Graduation: Who to please? Family or myself?

posted
25-May-17, 22:11
edited about 10 seconds later
Avatar for muspectrum
posted about 3 years ago
Hi everyone,
So... I'm graduating in July after five years of hard slog. And now, I've had something else thrown into the mix. I really want my supervisors to be able to attend my ceremony and they are also desperate to come as I'm their first grad in a while. As such, I managed to sweet talk the graduations team into changing my ceremony so that everyone can make it. I figure it'll be a good day. Whilst there have been bad times, my supervisors have on the most part assisted me throughout and they would have been quite within their rights to give up on me.

Problem is, my father is having none of it and wants me to graduate on a ceremony where neither supervisor can make it, but which means he doesn't have to hire a staff member for overtime. To put it into perspective, he came to my undergraduate graduation, arriving 5 mins before the ceremony and departing immediately after as he wouldn't close his business early and he missed my masters one entirely‚Äďagain because he wouldn't give staff overtime for an hour. He recently moved with my mother down to the city I live in and promised that regardless he would attend my PHD ceremony and make a proper day of it-like actually go for a meal for example. Right now I feel broken and like I'm stuck between a rock and a hard place. My father would rather care about his business than a very important day in my life.

If I changed ceremony so taht my supervisors didn't come, my father still wouldn't make a day of it, rather would just rush back to his business.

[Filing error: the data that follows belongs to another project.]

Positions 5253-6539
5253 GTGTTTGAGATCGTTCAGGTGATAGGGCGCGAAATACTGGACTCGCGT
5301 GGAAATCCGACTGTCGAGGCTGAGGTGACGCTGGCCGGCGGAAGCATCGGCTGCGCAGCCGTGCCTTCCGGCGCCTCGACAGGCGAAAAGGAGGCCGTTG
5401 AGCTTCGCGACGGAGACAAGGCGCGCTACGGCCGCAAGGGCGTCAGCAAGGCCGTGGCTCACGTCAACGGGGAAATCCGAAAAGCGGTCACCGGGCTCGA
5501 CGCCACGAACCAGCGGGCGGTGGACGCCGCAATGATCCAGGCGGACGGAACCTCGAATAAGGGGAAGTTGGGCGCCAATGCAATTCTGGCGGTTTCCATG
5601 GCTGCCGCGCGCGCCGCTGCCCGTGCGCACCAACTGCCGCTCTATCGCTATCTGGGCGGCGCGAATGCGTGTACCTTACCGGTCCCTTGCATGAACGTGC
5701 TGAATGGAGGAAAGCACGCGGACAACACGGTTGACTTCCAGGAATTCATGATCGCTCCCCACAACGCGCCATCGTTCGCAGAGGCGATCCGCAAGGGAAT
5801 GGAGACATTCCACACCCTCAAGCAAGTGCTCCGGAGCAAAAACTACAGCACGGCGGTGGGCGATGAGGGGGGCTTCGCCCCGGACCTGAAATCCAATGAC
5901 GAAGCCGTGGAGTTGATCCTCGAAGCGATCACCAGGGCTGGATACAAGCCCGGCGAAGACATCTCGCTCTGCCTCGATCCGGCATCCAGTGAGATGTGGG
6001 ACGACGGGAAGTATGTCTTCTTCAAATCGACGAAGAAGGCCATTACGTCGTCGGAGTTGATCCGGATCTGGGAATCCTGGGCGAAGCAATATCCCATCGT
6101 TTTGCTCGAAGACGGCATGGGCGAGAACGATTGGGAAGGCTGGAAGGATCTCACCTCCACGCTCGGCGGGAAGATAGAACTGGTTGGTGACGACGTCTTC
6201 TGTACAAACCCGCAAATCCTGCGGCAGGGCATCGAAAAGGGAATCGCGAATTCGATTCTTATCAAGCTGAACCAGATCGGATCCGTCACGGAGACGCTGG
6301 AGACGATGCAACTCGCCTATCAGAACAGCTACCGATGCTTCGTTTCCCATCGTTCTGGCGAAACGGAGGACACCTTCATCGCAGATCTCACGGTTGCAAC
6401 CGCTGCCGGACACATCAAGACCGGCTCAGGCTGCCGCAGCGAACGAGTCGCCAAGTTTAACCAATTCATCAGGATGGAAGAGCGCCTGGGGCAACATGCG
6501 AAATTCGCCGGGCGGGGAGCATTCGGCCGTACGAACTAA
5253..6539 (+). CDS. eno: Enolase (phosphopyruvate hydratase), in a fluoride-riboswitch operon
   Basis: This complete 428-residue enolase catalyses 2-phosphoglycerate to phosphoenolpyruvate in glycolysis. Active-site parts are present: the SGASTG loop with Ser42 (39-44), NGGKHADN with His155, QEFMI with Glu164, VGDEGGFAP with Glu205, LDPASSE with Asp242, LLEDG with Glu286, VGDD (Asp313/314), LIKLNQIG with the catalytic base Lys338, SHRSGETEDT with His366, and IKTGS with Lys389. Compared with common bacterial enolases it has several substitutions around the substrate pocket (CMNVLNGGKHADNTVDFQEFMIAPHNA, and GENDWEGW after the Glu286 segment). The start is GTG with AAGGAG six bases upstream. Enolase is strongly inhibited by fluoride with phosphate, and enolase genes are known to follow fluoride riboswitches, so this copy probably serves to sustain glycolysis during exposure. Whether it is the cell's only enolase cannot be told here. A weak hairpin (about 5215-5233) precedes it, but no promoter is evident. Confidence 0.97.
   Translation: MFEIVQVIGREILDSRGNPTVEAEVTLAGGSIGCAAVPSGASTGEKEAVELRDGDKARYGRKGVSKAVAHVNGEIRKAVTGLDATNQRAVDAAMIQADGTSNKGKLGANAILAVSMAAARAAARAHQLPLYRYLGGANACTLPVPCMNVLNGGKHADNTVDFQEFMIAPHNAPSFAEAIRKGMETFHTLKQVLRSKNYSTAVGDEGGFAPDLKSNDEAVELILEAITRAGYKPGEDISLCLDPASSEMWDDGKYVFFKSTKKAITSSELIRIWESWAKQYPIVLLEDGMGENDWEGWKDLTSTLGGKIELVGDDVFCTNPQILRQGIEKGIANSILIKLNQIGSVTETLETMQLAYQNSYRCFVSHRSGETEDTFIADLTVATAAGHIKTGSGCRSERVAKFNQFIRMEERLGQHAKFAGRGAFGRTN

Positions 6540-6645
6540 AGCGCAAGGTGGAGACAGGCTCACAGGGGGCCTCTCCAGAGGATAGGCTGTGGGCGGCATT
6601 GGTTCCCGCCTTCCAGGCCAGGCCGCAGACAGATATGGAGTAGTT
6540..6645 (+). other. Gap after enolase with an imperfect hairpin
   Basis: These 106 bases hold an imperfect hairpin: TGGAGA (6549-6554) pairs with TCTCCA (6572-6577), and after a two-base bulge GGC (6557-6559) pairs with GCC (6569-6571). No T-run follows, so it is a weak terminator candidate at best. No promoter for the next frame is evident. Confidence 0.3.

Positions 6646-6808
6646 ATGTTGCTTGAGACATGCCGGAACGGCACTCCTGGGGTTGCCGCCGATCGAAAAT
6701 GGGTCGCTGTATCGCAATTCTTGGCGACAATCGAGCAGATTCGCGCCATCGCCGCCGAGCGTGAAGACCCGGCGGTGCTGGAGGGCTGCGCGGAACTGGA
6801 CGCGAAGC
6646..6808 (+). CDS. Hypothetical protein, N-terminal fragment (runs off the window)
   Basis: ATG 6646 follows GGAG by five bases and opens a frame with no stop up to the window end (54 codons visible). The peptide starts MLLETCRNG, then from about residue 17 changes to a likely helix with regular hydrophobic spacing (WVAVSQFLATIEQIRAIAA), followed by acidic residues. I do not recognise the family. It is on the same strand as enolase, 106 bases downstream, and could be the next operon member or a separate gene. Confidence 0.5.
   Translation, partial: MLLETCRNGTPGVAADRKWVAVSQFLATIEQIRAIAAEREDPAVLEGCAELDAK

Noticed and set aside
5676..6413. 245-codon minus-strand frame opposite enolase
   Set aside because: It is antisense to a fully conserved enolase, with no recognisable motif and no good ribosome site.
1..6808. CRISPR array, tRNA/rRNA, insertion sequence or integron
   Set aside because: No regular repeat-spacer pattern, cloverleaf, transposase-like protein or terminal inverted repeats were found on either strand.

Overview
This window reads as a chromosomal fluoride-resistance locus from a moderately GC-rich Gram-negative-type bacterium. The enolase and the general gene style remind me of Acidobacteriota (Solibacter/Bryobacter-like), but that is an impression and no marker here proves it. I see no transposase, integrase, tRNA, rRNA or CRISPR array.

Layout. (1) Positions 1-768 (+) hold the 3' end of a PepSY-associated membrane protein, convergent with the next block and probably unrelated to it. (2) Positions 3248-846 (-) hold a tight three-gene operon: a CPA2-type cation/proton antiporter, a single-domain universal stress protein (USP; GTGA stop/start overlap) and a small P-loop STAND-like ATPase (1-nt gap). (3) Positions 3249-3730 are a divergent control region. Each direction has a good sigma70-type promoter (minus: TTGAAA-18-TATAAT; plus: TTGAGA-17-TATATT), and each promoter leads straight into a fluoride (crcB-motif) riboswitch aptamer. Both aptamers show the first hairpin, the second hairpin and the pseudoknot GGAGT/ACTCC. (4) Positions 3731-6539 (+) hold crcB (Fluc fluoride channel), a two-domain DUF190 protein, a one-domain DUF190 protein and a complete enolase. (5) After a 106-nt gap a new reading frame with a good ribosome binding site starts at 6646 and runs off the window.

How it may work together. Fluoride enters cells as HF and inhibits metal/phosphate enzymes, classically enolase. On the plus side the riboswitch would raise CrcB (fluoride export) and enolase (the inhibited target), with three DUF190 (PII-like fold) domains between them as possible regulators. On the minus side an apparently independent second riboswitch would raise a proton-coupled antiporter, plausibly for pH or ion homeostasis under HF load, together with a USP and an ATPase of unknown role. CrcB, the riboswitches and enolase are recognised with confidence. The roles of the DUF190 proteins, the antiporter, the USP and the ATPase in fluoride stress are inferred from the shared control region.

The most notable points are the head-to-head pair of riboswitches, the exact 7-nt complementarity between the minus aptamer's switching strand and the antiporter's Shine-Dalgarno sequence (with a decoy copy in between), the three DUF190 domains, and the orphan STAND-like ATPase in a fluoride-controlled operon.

I'm actually tempted just to graduate in absentia and then no one misses out. What would you guys do?

Louise
posted
25-May-17, 22:48
edited about 3 seconds later
Avatar for Tudor_Queen
posted about 3 years ago
Do what pleases YOU. In your situation I think I'd say dad it is at X time on X date. Come if you can make it! If he wants to then he'll make the sacrifice.
posted
25-May-17, 23:31
by Pjlu
Avatar for Pjlu
posted about 3 years ago
I would do something similar to Tudor Queen's suggestion.

Your supervisors took you through this journey, were there for you and are part of your success. Your father's previous behaviour suggests that even if you did change to suit his work needs, he still might not be present on the day in the way you would hope.

This is your day and your success and you deserve to enjoy it. Wishing you a lovely celebration, with your supervisor and friends/fellow graduates. Perhaps you can organise to catch up afterwards for a meal or drinks with your parents to celebrate at a time that suits your father (it might be on a different day) and perhaps someone can take some photos or film your bit on stage and this can be sent to your father as well.
posted
26-May-17, 05:44
edited a moment later
by Pjlu
Avatar for Pjlu
posted about 3 years ago
Quote From Pjlu:
Wishing you a lovely celebration, with your supervisor and friends/fellow graduates.


Hi Louise, I just wanted to clarify that statement I made above. It assumes you are going to make a specific choice. I wish you a wonderful celebration whatever you decide to do. Congratulations on your PhD.
posted
26-May-17, 07:55
Avatar for chickpea
posted about 3 years ago
I agree with the others - I would just say 'the graduation is on day X' and leave it at that, having chosen whichever arrangement you think is best. You've worked so hard for this, and the main thing is that you enjoy your day!
posted
26-May-17, 11:10